The perfect fourth in 31-ET is less in-tune than in 12-ET. The degree to which it differs from the true interval is close to the perceptual limits of most people's identification of pitch. Many listeners may notice no difference, but those with a good ear may notice a very slight difference.
In 31-ET, there are many ways of forming a perfect fourth by stacking two intervals. One can combine a septimal major second and a septimal minor third, a whole tone and a minor third, a neutral second and neutral third, or a diatonic semitone and a major third, to name a few.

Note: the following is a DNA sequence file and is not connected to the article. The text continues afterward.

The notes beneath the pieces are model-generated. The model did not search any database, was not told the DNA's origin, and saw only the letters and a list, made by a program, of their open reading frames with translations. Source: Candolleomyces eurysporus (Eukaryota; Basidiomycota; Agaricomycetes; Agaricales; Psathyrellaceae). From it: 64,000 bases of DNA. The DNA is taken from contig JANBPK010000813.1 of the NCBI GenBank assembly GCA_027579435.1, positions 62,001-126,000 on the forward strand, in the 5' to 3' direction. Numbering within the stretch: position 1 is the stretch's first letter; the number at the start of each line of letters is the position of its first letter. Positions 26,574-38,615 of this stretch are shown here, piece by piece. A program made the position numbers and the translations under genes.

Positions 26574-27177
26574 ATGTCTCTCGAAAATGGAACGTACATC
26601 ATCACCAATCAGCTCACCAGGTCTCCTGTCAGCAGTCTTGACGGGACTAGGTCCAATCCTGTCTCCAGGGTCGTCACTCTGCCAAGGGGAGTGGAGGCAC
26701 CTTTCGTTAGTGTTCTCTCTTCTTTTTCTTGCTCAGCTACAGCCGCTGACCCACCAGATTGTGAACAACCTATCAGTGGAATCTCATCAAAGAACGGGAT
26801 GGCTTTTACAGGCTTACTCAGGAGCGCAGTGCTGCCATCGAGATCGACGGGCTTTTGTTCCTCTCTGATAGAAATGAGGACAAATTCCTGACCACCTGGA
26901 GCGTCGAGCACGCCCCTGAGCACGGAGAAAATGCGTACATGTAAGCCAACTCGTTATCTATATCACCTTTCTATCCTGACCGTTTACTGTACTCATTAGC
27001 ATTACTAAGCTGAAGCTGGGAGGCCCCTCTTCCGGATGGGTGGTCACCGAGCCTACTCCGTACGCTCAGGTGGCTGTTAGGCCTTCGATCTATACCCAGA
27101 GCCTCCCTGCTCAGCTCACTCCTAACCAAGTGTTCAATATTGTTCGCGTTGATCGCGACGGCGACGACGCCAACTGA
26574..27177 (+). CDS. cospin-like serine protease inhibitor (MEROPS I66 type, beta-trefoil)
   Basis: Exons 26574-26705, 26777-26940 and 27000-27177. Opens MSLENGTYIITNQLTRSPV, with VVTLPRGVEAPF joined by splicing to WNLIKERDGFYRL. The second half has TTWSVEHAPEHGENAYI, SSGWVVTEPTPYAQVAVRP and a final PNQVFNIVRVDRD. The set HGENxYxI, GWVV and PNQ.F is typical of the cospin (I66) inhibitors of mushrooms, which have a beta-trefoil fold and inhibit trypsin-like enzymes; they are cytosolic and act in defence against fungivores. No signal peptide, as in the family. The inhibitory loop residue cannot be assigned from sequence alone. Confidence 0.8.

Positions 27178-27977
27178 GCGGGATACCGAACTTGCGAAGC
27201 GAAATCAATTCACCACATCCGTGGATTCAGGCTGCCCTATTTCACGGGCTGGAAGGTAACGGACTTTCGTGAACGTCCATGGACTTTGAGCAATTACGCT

The perfect fourth strongly implies the top note as root. This effect is so strong that it is usually only overridden by other fourths or fifths, or an overall strong harmonic context implying another note.